Q: Have you become involved in any particular Jewish denomination?
A: I came to Judaism with no set ideas about the stream I would join. I tried every stream in the 1980s. I gravitated toward a more traditional form of worship. I had attended the beginners’ service at Lincoln Square Synagogue, which is Orthodox, in the early 1980s and that no doubt influenced me. I was married in 1989 at the Kane Street Synagogue, which is Conservative, in Brooklyn. Once my then-wife and I moved to Connecticut in 1991, we checked around and became what I call “fellow travelers” of The Conservative Synagogue in Westport.
While we were getting divorced, I began attending services at Beit Chaverim [a modern Orthodox synagogue in Westport] and liked it. I lived in Stamford for seven years and went through the same process of shul-shopping and mostly attended Agudath Shalom. I returned to Westport in 2009 and got involved in Beit Chaverim, which is very close to my apartment. I don’t describe myself as Orthodox, but I feel comfortable at an Orthodox shul and I have picked up enough Hebrew over the decades to be able to follow most of the service. I greatly like Rabbi Yossi Pollak’s approach and the cozy, hamish feeling of the place. If I lived in a place with more limited options, I would belong to whatever was there – but I would definitely belong.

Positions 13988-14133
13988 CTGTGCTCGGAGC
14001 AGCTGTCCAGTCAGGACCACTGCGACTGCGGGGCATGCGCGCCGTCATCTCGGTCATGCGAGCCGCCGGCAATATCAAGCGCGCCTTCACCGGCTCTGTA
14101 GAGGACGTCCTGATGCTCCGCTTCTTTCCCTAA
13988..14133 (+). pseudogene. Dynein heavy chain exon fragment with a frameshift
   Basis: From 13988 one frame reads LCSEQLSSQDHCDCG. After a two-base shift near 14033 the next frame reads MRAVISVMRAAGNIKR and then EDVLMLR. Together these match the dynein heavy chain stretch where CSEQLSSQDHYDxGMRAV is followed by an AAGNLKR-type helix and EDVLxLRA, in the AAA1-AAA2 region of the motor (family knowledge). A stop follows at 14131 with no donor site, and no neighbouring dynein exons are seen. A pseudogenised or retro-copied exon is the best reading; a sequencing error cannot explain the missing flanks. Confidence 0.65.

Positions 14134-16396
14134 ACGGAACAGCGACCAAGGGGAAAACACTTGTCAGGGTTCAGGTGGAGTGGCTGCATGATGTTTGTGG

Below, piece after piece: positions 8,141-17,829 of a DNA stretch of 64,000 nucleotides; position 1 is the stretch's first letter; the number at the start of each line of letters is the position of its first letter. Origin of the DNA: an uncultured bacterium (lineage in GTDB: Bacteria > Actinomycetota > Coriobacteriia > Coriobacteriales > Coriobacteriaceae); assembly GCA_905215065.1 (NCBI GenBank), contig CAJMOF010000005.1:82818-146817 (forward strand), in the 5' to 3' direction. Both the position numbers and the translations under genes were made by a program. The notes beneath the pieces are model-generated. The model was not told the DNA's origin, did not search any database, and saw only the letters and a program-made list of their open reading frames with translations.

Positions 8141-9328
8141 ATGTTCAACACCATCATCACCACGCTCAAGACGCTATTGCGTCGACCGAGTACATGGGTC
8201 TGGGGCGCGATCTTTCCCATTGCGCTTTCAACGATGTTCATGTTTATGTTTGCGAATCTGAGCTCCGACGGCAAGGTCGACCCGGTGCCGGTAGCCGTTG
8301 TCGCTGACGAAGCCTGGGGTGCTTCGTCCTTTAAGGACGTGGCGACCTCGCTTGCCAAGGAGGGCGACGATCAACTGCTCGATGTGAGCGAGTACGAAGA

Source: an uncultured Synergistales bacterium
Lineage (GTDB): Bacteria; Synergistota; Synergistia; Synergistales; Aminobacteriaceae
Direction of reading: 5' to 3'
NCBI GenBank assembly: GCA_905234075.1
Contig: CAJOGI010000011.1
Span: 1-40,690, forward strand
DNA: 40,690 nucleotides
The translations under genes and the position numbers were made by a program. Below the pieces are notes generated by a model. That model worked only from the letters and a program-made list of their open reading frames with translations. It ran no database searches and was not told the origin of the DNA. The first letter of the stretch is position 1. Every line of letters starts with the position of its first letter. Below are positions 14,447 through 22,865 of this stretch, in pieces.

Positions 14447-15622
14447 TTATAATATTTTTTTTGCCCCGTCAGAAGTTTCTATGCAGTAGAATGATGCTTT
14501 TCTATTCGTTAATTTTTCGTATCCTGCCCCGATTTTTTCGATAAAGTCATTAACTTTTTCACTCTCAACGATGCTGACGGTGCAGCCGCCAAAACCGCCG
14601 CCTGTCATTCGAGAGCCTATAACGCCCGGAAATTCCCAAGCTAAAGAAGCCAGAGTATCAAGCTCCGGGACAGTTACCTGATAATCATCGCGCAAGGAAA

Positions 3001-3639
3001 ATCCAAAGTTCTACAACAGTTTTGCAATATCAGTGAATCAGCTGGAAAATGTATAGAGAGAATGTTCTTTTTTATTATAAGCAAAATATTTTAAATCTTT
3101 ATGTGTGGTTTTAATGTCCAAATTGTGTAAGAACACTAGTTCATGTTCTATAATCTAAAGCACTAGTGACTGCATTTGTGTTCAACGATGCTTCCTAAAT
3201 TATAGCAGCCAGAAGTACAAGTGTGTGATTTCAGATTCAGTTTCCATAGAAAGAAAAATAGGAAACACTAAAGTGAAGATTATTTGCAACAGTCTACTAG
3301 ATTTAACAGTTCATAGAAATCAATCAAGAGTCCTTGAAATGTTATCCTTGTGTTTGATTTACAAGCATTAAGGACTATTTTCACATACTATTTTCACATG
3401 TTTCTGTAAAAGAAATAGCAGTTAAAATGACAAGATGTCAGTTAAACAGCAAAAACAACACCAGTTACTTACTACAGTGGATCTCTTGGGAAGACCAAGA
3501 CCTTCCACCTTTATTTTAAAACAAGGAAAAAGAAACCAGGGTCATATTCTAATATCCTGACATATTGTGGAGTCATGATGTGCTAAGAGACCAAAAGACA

Q: Did your parents live to see you return to Judaism?
A: My dad is still alive. My mother died in 1984, and she knew that I was becoming interested in Judaism and was surprised by that. But she gave me a Chai for Chanukah in 1979 that I still wear around my neck.

To read excerpts of “A Kosher Dating Odyssey:” jewishwritingproject.wordpress.com/2012/02/27/glorified-and-sanctified and
www.jdate.com/jmag/2012/04/rolling-with-the-online-dating-punches/